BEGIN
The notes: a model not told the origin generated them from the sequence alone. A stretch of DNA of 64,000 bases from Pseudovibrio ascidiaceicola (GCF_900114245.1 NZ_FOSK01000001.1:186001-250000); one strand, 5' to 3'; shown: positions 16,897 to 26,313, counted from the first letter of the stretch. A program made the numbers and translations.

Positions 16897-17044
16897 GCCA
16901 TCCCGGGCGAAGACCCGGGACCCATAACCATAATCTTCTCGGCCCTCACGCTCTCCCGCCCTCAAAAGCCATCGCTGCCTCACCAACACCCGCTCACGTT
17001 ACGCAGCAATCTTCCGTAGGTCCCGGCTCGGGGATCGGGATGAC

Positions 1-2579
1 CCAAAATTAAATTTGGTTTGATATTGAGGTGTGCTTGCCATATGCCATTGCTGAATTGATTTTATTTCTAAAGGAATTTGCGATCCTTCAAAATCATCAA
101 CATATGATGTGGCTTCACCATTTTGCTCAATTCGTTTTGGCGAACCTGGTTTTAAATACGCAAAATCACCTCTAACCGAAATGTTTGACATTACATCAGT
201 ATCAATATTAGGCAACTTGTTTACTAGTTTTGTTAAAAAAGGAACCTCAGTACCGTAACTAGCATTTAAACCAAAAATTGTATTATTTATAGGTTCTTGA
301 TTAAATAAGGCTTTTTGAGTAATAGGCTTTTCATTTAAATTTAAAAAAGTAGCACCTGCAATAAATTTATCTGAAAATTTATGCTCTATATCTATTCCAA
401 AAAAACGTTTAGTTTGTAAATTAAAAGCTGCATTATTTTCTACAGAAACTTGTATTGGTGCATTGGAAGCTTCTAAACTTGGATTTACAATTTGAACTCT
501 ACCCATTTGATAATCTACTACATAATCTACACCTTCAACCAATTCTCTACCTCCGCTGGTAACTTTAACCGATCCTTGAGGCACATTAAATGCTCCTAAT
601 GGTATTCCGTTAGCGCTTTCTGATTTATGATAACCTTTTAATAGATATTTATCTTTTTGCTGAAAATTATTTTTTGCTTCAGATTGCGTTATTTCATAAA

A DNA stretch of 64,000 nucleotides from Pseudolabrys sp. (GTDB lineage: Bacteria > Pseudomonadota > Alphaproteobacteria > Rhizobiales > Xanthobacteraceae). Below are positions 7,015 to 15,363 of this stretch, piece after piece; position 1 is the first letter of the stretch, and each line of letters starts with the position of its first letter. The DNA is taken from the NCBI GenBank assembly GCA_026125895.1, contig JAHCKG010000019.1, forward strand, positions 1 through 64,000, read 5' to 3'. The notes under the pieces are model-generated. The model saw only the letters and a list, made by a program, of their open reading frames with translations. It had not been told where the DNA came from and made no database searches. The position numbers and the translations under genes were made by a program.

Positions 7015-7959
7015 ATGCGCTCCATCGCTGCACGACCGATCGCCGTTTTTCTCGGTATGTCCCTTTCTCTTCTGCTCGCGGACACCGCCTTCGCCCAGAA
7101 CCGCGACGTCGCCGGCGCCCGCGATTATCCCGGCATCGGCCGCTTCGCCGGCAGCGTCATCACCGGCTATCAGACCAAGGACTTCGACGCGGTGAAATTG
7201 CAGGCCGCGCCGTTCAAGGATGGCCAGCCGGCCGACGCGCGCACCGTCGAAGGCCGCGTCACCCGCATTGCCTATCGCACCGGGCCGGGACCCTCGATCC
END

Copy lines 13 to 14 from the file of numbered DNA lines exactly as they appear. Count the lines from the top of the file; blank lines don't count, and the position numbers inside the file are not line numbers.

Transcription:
601 GGTATTCCGTTAGCGCTTTCTGATTTATGATAACCTTTTAATAGATATTTATCTTTTTGCTGAAAATTATTTTTTGCTTCAGATTGCGTTATTTCATAAA

A DNA stretch of 64,000 nucleotides from Pseudolabrys sp. (GTDB lineage: Bacteria > Pseudomonadota > Alphaproteobacteria > Rhizobiales > Xanthobacteraceae). Below are positions 7,015 to 15,363 of this stretch, piece after piece; position 1 is the first letter of the stretch, and each line of letters starts with the position of its first letter. The DNA is taken from the NCBI GenBank assembly GCA_026125895.1, contig JAHCKG010000019.1, forward strand, positions 1 through 64,000, read 5' to 3'. The notes under the pieces are model-generated. The model saw only the letters and a list, made by a program, of their open reading frames with translations. It had not been told where the DNA came from and made no database searches. The position numbers and the translations under genes were made by a program.